Roman Call of Duty Game Was Never Seriously Considered, Activision Says [UPDATE]

According to Activision, Call of Duty: Roman Wars wasn't as close to being a game as we originally thought.


[UPDATE] An Activision spokesperson has released a statement to GameSpot on the supposed "lost" Call of Duty game. You can read it in full below.

"The game concept was proposed by a former employee while working at the studio, but was not seriously considered nor requested to move to prototype.”

Please use a html5 video capable browser to watch videos.
This video has an invalid file format.
Sorry, but you can't access this content!
Please enter your date of birth to view this video

By clicking 'enter', you agree to GameSpot's
Terms of Use and Privacy Policy

Now Playing: GS News Update: "Lost" Call of Duty Game Was Reportedly Set in Ancient Rome

Original story: Battlefield 1 may take players back to 1918, but there was once a Call of Duty game in development that would take players much further back. Call of Duty: Roman Wars was set in Ancient Rome and featured first-person sword combat, GamesRadar reports.

A demo for the lost Call of Duty game apparently impressed Activision and was even seen by CEO Bobby Kotick. However, GamesRadar reports that "a mixture of studio stubbornness and fears of over-saturating the brand" killed the Roman Wars' chances at life. You can see footage of the game in the video below.

GamesRadar's source, who chose to go by Polemus, says Skylanders developer Vicarious Visions created the prototype, which was eventually turned into "Roman Wars" by members who left the team. It was pitched to Ubisoft, which explains the company flags in the gameplay footage above.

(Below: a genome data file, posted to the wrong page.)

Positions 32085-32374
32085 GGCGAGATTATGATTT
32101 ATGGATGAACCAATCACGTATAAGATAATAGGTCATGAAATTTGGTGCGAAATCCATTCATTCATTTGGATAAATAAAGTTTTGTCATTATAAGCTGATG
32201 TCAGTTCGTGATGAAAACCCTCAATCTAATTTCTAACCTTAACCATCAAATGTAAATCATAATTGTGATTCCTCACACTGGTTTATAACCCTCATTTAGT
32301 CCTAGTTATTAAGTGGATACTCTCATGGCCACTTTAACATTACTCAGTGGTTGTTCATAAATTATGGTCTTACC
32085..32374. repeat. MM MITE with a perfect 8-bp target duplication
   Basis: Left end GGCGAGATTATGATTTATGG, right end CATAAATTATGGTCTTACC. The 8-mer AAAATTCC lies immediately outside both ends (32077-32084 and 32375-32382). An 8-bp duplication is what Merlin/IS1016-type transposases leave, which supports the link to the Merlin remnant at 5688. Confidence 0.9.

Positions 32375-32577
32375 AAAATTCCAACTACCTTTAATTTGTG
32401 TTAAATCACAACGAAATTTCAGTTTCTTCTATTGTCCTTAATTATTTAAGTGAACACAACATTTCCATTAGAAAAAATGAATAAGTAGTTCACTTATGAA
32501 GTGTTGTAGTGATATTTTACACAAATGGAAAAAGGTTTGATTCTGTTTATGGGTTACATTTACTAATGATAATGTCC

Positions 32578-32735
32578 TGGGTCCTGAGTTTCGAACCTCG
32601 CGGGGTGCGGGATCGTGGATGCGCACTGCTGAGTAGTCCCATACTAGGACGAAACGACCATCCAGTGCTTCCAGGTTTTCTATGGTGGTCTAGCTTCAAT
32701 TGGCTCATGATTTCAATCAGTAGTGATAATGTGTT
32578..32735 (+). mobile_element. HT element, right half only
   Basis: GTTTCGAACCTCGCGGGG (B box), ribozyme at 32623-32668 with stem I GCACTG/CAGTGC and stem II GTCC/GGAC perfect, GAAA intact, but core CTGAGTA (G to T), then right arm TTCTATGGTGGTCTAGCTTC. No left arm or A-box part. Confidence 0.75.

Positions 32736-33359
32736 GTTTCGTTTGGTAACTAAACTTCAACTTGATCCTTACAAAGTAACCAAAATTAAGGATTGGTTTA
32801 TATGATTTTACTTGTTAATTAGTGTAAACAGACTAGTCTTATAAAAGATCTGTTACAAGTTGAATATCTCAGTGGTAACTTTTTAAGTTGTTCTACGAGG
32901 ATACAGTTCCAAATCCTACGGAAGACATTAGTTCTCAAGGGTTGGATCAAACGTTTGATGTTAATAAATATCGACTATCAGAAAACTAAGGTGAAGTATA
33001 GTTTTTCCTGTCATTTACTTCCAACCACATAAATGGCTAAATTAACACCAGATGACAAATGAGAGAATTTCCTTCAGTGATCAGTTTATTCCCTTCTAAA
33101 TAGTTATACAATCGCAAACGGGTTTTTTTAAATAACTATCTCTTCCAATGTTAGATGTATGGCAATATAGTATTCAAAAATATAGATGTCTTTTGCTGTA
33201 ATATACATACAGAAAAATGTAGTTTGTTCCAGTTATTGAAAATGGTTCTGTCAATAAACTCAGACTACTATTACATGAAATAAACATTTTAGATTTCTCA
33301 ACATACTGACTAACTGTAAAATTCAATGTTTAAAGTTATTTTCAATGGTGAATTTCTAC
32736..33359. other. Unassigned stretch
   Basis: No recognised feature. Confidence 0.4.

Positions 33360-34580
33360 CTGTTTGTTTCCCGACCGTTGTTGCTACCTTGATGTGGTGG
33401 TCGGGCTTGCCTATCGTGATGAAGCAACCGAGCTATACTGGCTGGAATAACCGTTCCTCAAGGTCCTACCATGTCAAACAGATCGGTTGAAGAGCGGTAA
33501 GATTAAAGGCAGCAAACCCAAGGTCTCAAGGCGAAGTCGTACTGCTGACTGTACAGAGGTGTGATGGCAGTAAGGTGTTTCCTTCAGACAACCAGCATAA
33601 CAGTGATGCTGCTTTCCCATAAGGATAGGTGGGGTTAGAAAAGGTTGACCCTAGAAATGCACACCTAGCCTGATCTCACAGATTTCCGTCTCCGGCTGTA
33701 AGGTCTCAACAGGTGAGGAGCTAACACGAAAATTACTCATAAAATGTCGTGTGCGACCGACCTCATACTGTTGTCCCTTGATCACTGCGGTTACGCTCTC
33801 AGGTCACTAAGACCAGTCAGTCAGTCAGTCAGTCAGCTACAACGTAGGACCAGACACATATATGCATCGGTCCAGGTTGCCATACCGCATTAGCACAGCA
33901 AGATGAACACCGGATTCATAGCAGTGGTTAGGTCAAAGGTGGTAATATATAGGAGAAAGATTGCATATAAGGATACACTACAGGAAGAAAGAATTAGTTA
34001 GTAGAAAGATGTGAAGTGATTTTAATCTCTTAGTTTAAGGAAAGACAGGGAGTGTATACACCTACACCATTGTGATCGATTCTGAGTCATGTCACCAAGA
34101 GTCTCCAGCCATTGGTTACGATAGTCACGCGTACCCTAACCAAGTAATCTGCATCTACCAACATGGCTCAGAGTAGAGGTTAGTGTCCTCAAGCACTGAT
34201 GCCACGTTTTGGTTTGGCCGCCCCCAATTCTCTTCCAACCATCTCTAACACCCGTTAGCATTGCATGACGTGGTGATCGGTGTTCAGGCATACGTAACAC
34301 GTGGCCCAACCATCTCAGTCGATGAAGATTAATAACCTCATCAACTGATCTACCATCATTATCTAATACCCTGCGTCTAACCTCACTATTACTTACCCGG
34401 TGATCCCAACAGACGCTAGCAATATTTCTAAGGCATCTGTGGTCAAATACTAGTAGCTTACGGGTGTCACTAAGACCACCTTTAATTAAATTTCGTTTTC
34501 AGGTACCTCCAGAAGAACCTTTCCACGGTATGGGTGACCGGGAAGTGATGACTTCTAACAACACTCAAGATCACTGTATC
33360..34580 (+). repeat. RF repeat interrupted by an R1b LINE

Apparently, Roman Wars was born out of a test to see what Activision's studios could create with the Call of Duty name. Roman Wars was built from the foundation of Marvel: Ultimate Alliance 2 and utilized both first and third-person perspectives. The first-person view was apparently similar to 2005's Condemned: Criminal Origins, while the third-person was "very Gears of War-style."

Polemus told GamesRadar that you'd play as several different characters from a lowly grunt to Julius Caesar himself. It would have strived towards accuracy with its battles, keeping close to Caesar's real-life conquests.

Although Roman Wars never saw the light of day, other ancient war games have. Crytek's Roman action game Ryse released on Xbox One in 2013, which Polemus says made them feel validated in their push for the ancient warfare title.

You can read more about the inner workings on Call of Duty: Roman Wars over on GamesRadar.

Despite Polemus' validation, Ryse received a low score of 4 in GameSpot's review. Critic Mark Walton concluded, "Ryse is all sizzle and no steak, a stunning visage paired with a vapid personality. Everything from the leveling system that's so painfully easy to complete (and so devoid of any impact on the game that it might as well not be there), to the story that does little to flesh out its lead characters beyond puerile notions of revenge is a testament to how little Ryse can back up its gorgeous visuals with anything more than a shallow set of fisticuffs."

GameSpot may get a commission from retail offers.

Got a news tip or want to contact us directly? Email

Join the conversation
There are 145 comments about this story